- Are you worried about the future?
- Are you anticipating a potential threat from past trauma?
- Are you feeling disappointed by expectations that have not been met?
- Are you feeling sluggish
- Are you feeling like there is
no purpose or direction in your life?
Panic disorder affects approximately 5% of Australians in their lifetime.
What is Panic a Attack?
A panic attack is a brief episode of intense anxiety, which causes the physical sensations of fear. These can include a racing heartbeat, shortness of breath, dizziness, trembling and muscle tension. Panic attacks occur frequently and unexpectedly and are often not related to any external threat. A panic attack can last from a few minutes to half an hour. However, the physical and emotional effects of the attack may last for a few hours.
- trembling or shaking
- increased heart rate
- chest pain
- shortness of breath
- feeling like you’re choking
- nausea or pain in the stomach
- dizziness, feeling lightheaded or faint
- numbness or tingling
- depersonalization (feeling detached from yourself or your surroundings)
- hot or cold flushes
- fear of dying
- fear of losing control, or that you’re going crazy
- sense of impending doom or danger
The fact about panic attacks is that, because of physical symptoms, they can feel downright scary. In fact, some people will go to a hospital emergency department, convinced they have a heart attack when they actually have a panic attack. This shows how hard it can be to deal with a panic attack and how intense the symptoms of panic disorder can be.
When do panic attacks happen?
We often think there has to be a ‘reason’ to panic, but you can sometimes feel panic attacks without an obvious reason. Other times, the signs and symptoms of anxiety disorder may manifest in certain situations, such as being in a crowded area, being stressed about a project at work, etc.
One fact about panic attacks is that they are difficult to forecast. For some people, they may only occur once in a lifetime. For others or those with a panic disorder, they can happen regularly. When they happen regularly, this can cause someone to become quite fearful of when they will strike again.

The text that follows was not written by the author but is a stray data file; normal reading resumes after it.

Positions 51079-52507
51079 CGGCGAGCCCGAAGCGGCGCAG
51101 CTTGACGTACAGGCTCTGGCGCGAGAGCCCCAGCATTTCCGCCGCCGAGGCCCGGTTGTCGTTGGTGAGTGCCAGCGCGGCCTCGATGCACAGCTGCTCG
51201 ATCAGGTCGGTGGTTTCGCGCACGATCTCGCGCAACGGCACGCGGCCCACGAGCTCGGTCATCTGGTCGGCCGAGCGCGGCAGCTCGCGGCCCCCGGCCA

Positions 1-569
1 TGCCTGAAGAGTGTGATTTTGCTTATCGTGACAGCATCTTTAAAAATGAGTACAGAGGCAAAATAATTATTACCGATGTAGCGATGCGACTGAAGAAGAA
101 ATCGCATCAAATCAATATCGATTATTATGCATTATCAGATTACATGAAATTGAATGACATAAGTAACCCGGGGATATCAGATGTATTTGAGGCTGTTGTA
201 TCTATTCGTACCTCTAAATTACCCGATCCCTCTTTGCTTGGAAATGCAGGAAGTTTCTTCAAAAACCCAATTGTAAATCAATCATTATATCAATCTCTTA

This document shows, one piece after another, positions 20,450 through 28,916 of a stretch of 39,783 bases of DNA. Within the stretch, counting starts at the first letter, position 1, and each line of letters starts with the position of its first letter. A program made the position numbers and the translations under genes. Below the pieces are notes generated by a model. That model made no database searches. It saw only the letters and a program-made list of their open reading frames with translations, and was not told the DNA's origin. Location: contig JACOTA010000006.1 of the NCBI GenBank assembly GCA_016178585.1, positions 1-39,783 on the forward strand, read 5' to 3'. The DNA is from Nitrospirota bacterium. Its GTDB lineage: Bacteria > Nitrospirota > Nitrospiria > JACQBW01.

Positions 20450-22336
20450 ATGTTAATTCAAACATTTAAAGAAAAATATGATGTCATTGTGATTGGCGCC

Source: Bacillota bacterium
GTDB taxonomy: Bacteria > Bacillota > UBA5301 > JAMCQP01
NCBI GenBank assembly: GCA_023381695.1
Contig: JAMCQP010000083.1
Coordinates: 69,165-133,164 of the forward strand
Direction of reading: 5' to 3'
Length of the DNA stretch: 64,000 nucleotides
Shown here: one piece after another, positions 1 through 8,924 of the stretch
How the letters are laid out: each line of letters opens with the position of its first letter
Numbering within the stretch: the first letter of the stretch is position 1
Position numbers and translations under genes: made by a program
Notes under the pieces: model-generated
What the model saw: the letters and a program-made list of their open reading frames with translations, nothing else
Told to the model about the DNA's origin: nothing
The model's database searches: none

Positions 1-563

When panic attacks often recur out of the blue and become disabling, this is called panic disorder. Panic disorder can also be accompanied by agoraphobia, a fear of going out or avoiding places you believe might trigger a panic attack. In these cases, therapy or medication may be needed to learn how to deal with panic attacks.
“You don’t have to see the whole staircase, just take the first step.”
~Martin Luther King~
The most effective form of professional treatment for tackling Panic Attacks includes:
Cognitive-behavioral therapy focuses on the thinking patterns and behaviors that sustain or trigger your panic attacks and helps you look at your fears in a more realistic light. For example, if you had a panic attack while driving, what is the worst thing that would really happen? While you might have to pull over to the side of the road, you are not likely to crash your car or have a heart attack. Once you learn that nothing truly disastrous will happen, the experience of panic becomes less terrifying.
As a panic attack begins to unfold, the work of hypnotherapy helps a client regress back to the age where the nervous system began to first experience these fears and could not complete the natural response. With the utilization of the age regression, the client can return to the moments of terror, fear, shame, grief, etc., to create a corrective experience. Hypnotherapy is unique because it touches both the client’s somatic experience and the emotional, using both to locate the pattern’s source and heal it.